Assume she is giving more general advice when she tells you to remove any smoothing modifiers that would interfere with seeing the actual mesh, and to collapse any other modifiers in the modifier stack before proceeding.
- With the character mesh selected, add the Skin modifier as instructed.
Continue following the instructions by looking in the Parameters rollout for Bones, and by clicking the Add button. (Why do they always write that kind of instruction backwards?) Choose all the biped parts as instructed. (How do you choose all the items in a list? Think about it. It will happen again.) Adding the bones at this stage is also called binding the bones to the mesh.
- Select the biped again to switch back to it, and turn off Figure Mode as instructed. Hide the biped for practice. (Remember, you don't want it to appear in a final render.)
Get ready to have your heart broken, then run the animation again. The character mesh probably does not deform correctly yet. Watch the animation dispassionately, and note what parts of the mesh do not flex properly during the animation.
- In the next several steps, the author demonstrates further necessary customizations for this biped/mesh pair. Begin by selecting the character mesh again. This step introduces Envelopes. The envelopes around a bone provide a graphic expression of the influence that bone has on the portions of a character mesh surrounding that bone. They also provide a toolset to adjust the bone's influence. In the illustration below, a head bone has been selected. You see an envelope displayed that is affecting not only the head of the mesh, but parts of the neck, the shoulders, and the katana that the character is wearing. This is not a finished arrangement.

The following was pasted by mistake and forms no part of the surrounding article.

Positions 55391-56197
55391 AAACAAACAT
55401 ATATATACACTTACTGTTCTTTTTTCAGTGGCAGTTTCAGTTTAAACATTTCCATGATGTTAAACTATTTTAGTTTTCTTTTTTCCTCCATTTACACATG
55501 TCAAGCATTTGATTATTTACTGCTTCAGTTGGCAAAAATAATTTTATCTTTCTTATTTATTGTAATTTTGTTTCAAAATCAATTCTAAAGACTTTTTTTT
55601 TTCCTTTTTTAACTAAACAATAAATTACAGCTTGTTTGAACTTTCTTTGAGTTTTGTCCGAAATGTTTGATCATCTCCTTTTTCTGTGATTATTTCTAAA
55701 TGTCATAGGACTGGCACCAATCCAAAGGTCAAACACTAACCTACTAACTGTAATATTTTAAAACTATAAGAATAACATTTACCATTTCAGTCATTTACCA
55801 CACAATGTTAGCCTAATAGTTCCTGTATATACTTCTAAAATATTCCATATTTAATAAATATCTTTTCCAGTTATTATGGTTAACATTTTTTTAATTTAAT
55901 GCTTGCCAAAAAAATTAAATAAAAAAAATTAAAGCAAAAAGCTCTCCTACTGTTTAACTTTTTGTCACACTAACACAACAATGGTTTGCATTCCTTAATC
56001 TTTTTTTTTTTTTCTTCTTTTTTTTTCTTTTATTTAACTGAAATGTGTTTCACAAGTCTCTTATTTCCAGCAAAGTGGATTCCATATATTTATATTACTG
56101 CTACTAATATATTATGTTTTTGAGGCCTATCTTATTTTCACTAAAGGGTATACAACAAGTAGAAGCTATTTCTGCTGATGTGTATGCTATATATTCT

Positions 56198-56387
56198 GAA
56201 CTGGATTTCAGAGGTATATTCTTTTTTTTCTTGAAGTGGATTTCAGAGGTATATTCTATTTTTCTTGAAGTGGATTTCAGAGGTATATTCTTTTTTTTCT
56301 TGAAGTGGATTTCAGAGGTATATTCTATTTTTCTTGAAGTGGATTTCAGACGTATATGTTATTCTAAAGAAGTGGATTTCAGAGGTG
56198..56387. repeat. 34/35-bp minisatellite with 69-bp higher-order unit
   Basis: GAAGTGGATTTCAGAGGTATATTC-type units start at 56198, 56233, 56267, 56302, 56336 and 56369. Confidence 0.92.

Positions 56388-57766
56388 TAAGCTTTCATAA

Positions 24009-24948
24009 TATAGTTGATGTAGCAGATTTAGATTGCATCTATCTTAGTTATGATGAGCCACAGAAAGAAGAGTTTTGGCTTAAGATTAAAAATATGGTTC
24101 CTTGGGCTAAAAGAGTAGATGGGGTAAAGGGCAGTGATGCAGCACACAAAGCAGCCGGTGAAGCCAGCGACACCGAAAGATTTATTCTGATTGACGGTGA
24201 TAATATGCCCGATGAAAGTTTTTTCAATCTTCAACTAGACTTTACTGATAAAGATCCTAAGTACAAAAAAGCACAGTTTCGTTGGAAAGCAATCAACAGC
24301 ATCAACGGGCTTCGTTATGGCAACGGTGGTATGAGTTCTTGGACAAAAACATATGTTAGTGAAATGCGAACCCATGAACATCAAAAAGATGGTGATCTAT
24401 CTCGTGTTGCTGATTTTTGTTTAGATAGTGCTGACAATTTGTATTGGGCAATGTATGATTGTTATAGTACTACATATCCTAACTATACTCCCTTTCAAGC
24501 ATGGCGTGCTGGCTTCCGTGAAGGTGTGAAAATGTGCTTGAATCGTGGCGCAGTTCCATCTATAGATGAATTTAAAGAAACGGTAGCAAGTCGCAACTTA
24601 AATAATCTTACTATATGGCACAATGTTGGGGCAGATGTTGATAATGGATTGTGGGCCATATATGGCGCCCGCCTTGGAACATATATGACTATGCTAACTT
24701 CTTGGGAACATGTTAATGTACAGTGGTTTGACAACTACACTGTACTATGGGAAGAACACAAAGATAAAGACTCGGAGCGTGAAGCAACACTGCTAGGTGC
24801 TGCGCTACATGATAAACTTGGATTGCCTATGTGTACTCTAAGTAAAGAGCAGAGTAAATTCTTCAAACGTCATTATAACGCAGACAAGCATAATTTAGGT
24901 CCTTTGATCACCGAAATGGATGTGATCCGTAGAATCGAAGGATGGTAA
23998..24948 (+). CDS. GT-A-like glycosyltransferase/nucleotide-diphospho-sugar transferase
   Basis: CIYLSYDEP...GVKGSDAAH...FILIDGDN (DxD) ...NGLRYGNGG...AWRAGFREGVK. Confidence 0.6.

Select one of the bones whose influence needs modifiying. In this example, the author has chosen the left calf bone, which is likely an appropriate choice on most models. (Yes, Virginia, a biped has a calf bone, not a tibia and a fibula. Our robot is simpler than a human.)
Look on the Parameters rollout, and select Edit Envelopes. You want to modify how the bone affects the vertices of the mesh, so find the Select group and choose Vertices.
Follow the instructions to select the vertices on the mesh that should be affected only by this bone. We should have played the two help file videos about skinning in class by now. Remember that a vertex can be affected by more than one bone, but the sum of their effects must equal 1 (100%). In this case, you want to identify only the vertices that are affected 100% by the thigh bone. Continue with the exercise and show me your work.